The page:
Between both extremes there are the varying shades of ‘average’ households where Mom stays home and does literally everything for the children and Dad, of course. Dad is fully occupied in bread winning activities that keep him away from home a good deal of the time. Children such as these grow into employees, independent professionals, career managers and sometimes bosses.

“What a deterministic view!” you say. I agree. Or you say, “But that’s stereotyping and pigeonholing people!” I agree again. Do me a favor though, list all the exceptions you can think of and compare the percentage to those who do fit the stereotypes.

Go on to school-life. At home Mom was always right, or Dad was always right or they just didn’t care as long as you didn’t get into trouble that money couldn’t fix. At school, the teacher is always ‘right’ and oddly enough, at college the ‘professors’ were mostly always ‘right’ too. In fact you were rewarded on how accurately you reproduced their views without challenging them. ‘Challengers” were perceived as trouble-makers and were dealt with accordingly.

Generally speaking, the ‘good-guys’ are the conformists who go on to become ‘obedient’ employees or ‘devoted’ middle-managers until a better offer comes along. The ‘trouble-makers’ are those who leave the country, if they can. Enjoy the change so much, they don’t come back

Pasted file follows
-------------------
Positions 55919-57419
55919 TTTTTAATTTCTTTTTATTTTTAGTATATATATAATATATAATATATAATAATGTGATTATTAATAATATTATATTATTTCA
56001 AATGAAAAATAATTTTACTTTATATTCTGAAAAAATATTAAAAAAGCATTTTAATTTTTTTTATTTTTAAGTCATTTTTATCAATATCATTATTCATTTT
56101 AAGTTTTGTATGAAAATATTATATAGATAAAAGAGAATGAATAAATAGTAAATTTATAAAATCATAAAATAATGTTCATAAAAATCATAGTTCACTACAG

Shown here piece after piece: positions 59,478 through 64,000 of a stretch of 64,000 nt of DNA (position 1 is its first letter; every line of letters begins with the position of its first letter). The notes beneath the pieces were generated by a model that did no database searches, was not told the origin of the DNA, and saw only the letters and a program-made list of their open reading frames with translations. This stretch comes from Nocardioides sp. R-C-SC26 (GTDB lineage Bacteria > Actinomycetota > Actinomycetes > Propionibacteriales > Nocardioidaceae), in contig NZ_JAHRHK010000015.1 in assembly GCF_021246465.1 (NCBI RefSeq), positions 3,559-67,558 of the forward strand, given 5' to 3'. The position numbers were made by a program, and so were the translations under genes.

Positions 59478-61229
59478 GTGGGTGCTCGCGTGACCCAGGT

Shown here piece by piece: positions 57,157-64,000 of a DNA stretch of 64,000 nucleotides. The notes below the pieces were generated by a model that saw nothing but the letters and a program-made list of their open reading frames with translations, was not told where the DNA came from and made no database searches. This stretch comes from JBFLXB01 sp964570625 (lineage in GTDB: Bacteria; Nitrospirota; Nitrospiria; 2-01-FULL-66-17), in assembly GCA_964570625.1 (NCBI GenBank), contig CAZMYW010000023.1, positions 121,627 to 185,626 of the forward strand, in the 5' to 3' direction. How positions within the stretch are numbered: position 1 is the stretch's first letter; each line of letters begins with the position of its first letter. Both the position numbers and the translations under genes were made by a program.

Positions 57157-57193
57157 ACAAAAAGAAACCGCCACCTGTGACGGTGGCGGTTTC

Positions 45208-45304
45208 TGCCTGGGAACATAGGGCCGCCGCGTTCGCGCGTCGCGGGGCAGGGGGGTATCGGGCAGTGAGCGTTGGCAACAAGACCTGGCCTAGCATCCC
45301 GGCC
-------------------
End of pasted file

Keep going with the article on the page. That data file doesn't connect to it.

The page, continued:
The common theme here is that the authority-figures throughout our lives act according to the assumption that they are always right and others have the obligation to follow without resistance. Conflicts, resistance of any kind and even mild questioning can be viewed with anxiety and apprehension. The response can be fierce from authority-figures who feel threatened by such challenges.

Could there be a connection between these factors and the “Brain Drain” we have been experiencing throughout our history? Could there also be a connection between these factors and the general lack of initiative and motivation we hear so much about from bosses? Consider the case that follows:

In a large (over 600 employees) Lebanese organization an individual is hired to lead a department that offers services to the organization as a whole. The individual is full of enthusiasm during the first two months during which there is a lot of new knowledge to acquire, new people to meet and new systems to learn. By the end of those two months, the individual is ready to start the process of implementation of the action plan developed for the realization of the department’s mission.